Former New Zealand fast bowler Shane Bond admitted it was ''pretty humbling" to be asked to join England's Ashes tour as bowling coach, even if only for the first two tests.
Bond, one of New Zealand's finest quicks in an all-too-brief international career, will join England for the first two tests of the series, at Perth, starting on November 23, and Adelaide a week later, before heading to fill his Big Bash League assistant coach gig at the Brisbane Heat.
There he'll team up with former New Zealand team mates Dan Vettori, the head coach, and Brendon McCullum.
England Cricket Board boss Andrew Strauss made contact with Bond, and they chatted during the Champions Trophy in England in June.
''I knew the bowling coach job was up and that (encumbent) Ottis Gibson was moving to South Africa," Bond said from India last night.
''I got asked if I was interested in applying. Andrew and I talked around the modern game, what I was up to and what was happening for England.
''A fulltime role wasn't for me, but the consultancy stuff I was interested in, so it was pretty cool to get a (subsequent) call from Andrew."
Bond explained the terms of his Brisbane Heat contract - the BBL starts in mid-December, counting Bond out of the last three England tests -- and England were happy to work around that.
It gets no bigger, certainly in terms of the history of test cricket, than an Ashes series. Bond appreciates the significance of the offer.
''It was pretty humbling to be asked by England to come and work with their team.
''I grew up watching the Ashes from the early 1980s, and to have the opportunity to work with the team, and be right in amongst it with the hype and pressure and some great bowlers as well, I'm very lucky."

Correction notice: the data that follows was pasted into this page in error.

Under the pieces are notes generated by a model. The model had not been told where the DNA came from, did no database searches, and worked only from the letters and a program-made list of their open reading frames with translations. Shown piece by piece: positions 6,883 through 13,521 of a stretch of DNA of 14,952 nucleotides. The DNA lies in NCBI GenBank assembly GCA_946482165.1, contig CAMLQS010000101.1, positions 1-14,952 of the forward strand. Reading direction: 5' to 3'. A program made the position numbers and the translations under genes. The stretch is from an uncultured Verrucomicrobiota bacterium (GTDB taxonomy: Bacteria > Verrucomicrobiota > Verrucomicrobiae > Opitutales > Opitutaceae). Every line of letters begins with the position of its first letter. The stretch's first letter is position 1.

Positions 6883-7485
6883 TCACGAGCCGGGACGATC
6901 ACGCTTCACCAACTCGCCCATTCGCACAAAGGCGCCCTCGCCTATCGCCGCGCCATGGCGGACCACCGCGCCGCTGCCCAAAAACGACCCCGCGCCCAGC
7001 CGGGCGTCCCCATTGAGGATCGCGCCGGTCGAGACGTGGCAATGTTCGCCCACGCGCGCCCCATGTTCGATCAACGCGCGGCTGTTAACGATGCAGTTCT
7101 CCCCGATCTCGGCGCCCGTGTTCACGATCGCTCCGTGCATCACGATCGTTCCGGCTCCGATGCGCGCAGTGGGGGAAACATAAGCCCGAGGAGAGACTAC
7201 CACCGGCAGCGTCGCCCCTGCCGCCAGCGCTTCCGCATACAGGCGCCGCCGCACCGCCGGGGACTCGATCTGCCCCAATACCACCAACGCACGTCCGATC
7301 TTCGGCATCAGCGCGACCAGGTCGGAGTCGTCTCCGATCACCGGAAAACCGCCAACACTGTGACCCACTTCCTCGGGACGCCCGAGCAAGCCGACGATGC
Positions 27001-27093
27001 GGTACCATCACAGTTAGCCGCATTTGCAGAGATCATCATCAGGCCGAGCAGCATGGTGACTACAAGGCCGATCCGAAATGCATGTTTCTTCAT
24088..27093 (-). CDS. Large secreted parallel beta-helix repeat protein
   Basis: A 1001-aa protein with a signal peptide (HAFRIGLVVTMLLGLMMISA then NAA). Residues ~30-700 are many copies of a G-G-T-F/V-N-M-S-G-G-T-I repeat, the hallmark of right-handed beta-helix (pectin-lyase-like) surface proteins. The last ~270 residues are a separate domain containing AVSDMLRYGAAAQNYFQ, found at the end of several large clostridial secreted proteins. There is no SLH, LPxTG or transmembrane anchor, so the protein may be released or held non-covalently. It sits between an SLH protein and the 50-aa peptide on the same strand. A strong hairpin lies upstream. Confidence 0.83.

Bond, 42, took 87 wickets at just 22.09 apiece in his 18 tests, and 147 in 82 ODIs at 20.88, in a career significantly hampered by injury.
He did time as New Zealand's bowling coach until the end of the 2015 World Cup before moving in other coaching directions, including the Mumbai Indians in the Indian Premier League.
Bond has an open mind about what the future holds and won't rule out having a look at coaching with the New Zealand team again at some point in the future.
He maintains the importance of having a plan in mind.
''I'd have to see how it fits in and the timing but if you're not trying to get better as a coach and develop and have goals around that sort of thing, it can be de-motivating.
''It's something you want to be prepared for if you want to go down that path.
''All the experiences you put yourself through are preparation to take those sort of positions if they come along."
And Bond had a quick and brief response when asked about the fracas involving England allrounder Ben Stokes this week, which left him with a broken finger, badly tarnished reputation and which has put his Ashes tour in serious jeopardy: ''No comment on that mate."